Autumn Blaze Maples: A Beautiful, Fragile Tree That Needs Regular Care

The Autumn Blaze maple tree is a hybrid species comprised of half red maple and half silver maple. The combination has been popular for 20 years in commercial and residential plantings thanks to the combination of gorgeous fall color and rapid growth - exactly what homeowners are seeking.  In addition, the Autumn Blaze is very hardy and can withstand a wide range of climatic conditions.

The big drawback of the Autumn Blaze maple is its structural weakness. The tree tends to crack easily at branch unions, which leads to broken branches and property damage after even mild storms. To avoid problems with Autumn Blaze maple trees, property owners must invest in regular tree care.

Maintaining autumn blaze maples requires regular pruning every 3 to 5 years.  Regular pruning helps keep the structure of the tree sound and prevent some of the issues discussed/illustrated below. I planted an Autumn Blaze at my parent’s house 15 years ago and I prune it every year! My dad is always amazed at how much wood I remove from the tree on a yearly basis.

The two major maintenance issues for this tree deal with the roots and the canopy.  For a discussion on roots and root zones check out some of our other blogs related to that topic. We will discuss canopy management below.

Canopy Maintenance Prevents Broken Branches

If an Autumn Blaze maple tree has been in your landscape for more than five to tens years without any structural or upper canopy pruning, please contact a certified arborist ASAP because these trees require regular pruning.  I’m not exaggerating here, they really do need regular care in order to stay in your landscape long-term. Unmaintained trees develop weak branch attachments (cracks) prone to failure, which ultimately can mean losing the entire tree.

The lowest branches on this tree have strong, circular, horizontal unions.

Past the first few limbs (at left), this tree's unions are deep, vertically-oriented V's. Notice how every union has a vertical crack extending down from the bottom point of the branch union? This is trouble waiting to happen.

This blog features a 14” diameter Autumn Blaze maple that has been growing for 15+ years (see below photos). Since the upper canopy has never been pruned, all its major branch unions (where they connect to the trunk) have developed significant cracks due to included bark. Included bark is bark wedged between a v-shaped branch union of co-dominant stems. In the photos above, the lower branches have strong open unions, while the upper branches that look like v's have included bark. These are branches are most susceptible to high-wind branch failure, also know as sail effect. So this tree needs some extra TLC in the form of dynamic support cables. The cables provide extra support for the weak v-shaped branch unions that are synonymous with Autumn Blaze maple trees.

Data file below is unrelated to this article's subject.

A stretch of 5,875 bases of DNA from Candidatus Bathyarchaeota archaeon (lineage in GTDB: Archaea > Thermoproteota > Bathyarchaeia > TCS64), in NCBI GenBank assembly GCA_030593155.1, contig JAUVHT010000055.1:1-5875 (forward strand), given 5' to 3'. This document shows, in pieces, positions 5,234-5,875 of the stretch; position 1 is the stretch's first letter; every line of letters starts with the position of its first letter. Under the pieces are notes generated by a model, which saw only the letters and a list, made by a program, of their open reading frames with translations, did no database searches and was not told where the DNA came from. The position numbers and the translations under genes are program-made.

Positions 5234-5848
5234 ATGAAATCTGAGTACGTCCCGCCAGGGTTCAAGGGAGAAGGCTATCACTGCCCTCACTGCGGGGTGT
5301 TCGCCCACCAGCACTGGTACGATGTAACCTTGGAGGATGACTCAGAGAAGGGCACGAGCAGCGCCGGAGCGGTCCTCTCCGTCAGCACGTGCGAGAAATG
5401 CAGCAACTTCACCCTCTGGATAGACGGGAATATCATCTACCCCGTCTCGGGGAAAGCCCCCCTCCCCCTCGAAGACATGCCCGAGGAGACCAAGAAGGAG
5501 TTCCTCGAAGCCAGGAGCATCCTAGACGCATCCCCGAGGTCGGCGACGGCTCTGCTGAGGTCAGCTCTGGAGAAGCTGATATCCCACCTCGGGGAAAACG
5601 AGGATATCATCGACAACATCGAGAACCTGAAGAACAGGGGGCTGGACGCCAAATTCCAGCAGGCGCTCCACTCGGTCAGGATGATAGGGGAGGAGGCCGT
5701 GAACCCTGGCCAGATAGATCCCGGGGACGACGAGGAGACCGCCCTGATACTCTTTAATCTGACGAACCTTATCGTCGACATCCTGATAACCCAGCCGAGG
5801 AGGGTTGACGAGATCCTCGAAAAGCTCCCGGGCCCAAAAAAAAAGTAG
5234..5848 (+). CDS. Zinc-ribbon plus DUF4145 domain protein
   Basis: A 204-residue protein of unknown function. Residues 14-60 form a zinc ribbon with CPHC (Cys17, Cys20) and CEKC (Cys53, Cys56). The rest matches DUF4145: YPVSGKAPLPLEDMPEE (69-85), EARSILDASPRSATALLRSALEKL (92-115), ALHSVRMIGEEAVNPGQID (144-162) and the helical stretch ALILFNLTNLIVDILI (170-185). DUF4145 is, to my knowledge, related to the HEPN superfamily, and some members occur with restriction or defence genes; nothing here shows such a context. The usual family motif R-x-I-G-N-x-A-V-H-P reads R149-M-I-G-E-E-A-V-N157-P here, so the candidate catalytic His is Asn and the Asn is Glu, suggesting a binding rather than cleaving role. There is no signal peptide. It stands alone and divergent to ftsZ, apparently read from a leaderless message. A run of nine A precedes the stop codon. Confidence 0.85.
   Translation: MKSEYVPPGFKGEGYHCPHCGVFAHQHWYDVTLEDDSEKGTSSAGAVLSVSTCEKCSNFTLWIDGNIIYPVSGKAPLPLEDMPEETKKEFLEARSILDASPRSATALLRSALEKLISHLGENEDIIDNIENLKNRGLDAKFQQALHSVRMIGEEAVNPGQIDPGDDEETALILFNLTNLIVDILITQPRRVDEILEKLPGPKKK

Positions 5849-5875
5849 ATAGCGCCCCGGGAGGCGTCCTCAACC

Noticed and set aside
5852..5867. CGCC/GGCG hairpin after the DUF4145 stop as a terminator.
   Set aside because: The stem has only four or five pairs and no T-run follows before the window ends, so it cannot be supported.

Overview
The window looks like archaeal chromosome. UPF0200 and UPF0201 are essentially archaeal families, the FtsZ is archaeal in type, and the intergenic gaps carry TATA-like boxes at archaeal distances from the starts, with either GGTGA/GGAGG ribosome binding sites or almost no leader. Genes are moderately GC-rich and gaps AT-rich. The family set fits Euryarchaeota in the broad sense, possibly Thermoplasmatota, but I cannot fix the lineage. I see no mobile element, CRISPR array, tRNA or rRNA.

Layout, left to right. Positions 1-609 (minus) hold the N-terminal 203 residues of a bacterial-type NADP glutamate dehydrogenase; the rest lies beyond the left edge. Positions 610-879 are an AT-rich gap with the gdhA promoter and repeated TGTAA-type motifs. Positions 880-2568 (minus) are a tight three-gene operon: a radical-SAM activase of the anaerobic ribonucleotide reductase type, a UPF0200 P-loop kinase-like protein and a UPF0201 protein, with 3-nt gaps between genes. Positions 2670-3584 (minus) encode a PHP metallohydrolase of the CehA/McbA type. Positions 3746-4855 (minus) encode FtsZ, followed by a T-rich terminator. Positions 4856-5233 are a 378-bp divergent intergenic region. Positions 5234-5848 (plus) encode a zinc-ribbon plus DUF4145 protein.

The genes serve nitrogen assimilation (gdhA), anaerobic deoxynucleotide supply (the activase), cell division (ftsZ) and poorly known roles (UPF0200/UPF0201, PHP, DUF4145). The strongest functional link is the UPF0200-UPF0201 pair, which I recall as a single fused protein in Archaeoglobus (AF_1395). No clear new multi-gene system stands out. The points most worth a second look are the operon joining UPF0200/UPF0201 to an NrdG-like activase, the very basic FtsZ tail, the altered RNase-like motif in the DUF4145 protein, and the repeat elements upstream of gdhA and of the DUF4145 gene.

Reduction Cuts Reduce Canopy Load

With this particular tree we will reduce (shorten) branches competing with the central trunk in order to encourage the central trunk or leader to assume the dominant position in the tree (see below photos). By reducing competing leaders you minimize the risk of branch failure and redirect energy from those branches by removing live tissue.

Before pruning. Notice there is no clear central trunk.

After pruning. Reduction cuts have significantly decreased leaf load in the entire tree and limited competition for leaders, encouraging the central trunk to become clear and dominant.

After pruning. Reduction cuts have significantly decreased leaf load in the entire tree and limited competition for leaders, encouraging the central trunk to become clear and dominant.

Can you believe this much pruned wood came out of this Autumn Blaze? It's difficult to tell from the before-and-after, but it's a lot of wood!

Dynamic Support Cables

This tree is very consistent in terms of (poor) form; without regular pruning from the time of planting it is almost certain to have structural problems. Because this tree had not been previously pruned, it requires more than just pruning; dynamic support cables will be necessary to provide extra support for the weak unions described above. These support cables are permanent fixtures in the tree. Please read Support Systems for more information on dynamic cabling.

Brent adds two dynamic support cables in this Autumn Blaze maple tree to help prevent the trunks from cracking under leaf and wind stresses.

The dynamic cables are placed in the upper canopy and are not very noticeable from the ground.  They will provide added support for the tree making it more likely to withstand heavy weather events throughout the year.  Now that the tree is pruned and the cables are installed it you can enjoy its ever-expanding shade and wonderful fall color.